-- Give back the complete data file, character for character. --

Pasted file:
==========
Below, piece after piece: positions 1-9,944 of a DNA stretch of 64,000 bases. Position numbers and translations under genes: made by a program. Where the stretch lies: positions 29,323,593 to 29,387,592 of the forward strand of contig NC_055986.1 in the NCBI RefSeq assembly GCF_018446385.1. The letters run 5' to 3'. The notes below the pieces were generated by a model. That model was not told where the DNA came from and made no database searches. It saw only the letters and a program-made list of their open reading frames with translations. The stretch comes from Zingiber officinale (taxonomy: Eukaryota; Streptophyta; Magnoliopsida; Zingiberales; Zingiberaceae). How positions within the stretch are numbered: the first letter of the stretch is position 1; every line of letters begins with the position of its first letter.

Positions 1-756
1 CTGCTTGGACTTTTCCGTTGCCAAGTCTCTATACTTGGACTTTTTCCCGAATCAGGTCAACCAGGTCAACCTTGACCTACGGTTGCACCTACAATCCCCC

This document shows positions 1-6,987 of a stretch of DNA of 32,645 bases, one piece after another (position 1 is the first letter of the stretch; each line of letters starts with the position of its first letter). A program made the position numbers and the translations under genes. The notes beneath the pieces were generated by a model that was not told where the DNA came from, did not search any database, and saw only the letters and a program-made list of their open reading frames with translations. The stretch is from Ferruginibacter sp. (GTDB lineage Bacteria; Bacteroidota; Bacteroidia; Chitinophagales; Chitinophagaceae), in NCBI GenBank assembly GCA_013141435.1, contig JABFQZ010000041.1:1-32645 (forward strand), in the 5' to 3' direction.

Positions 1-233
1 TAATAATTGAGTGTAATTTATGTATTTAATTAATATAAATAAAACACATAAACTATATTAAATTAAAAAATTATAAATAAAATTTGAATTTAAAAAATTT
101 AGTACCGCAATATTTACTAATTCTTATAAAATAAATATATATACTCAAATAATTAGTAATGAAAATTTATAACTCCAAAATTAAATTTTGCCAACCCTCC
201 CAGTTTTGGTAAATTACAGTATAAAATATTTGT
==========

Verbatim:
Below, piece after piece: positions 1-9,944 of a DNA stretch of 64,000 bases. Position numbers and translations under genes: made by a program. Where the stretch lies: positions 29,323,593 to 29,387,592 of the forward strand of contig NC_055986.1 in the NCBI RefSeq assembly GCF_018446385.1. The letters run 5' to 3'. The notes below the pieces were generated by a model. That model was not told where the DNA came from and made no database searches. It saw only the letters and a program-made list of their open reading frames with translations. The stretch comes from Zingiber officinale (taxonomy: Eukaryota; Streptophyta; Magnoliopsida; Zingiberales; Zingiberaceae). How positions within the stretch are numbered: the first letter of the stretch is position 1; every line of letters begins with the position of its first letter.

Positions 1-756
1 CTGCTTGGACTTTTCCGTTGCCAAGTCTCTATACTTGGACTTTTTCCCGAATCAGGTCAACCAGGTCAACCTTGACCTACGGTTGCACCTACAATCCCCC

This document shows positions 1-6,987 of a stretch of DNA of 32,645 bases, one piece after another (position 1 is the first letter of the stretch; each line of letters starts with the position of its first letter). A program made the position numbers and the translations under genes. The notes beneath the pieces were generated by a model that was not told where the DNA came from, did not search any database, and saw only the letters and a program-made list of their open reading frames with translations. The stretch is from Ferruginibacter sp. (GTDB lineage Bacteria; Bacteroidota; Bacteroidia; Chitinophagales; Chitinophagaceae), in NCBI GenBank assembly GCA_013141435.1, contig JABFQZ010000041.1:1-32645 (forward strand), in the 5' to 3' direction.

Positions 1-233
1 TAATAATTGAGTGTAATTTATGTATTTAATTAATATAAATAAAACACATAAACTATATTAAATTAAAAAATTATAAATAAAATTTGAATTTAAAAAATTT
101 AGTACCGCAATATTTACTAATTCTTATAAAATAAATATATATACTCAAATAATTAGTAATGAAAATTTATAACTCCAAAATTAAATTTTGCCAACCCTCC
201 CAGTTTTGGTAAATTACAGTATAAAATATTTGT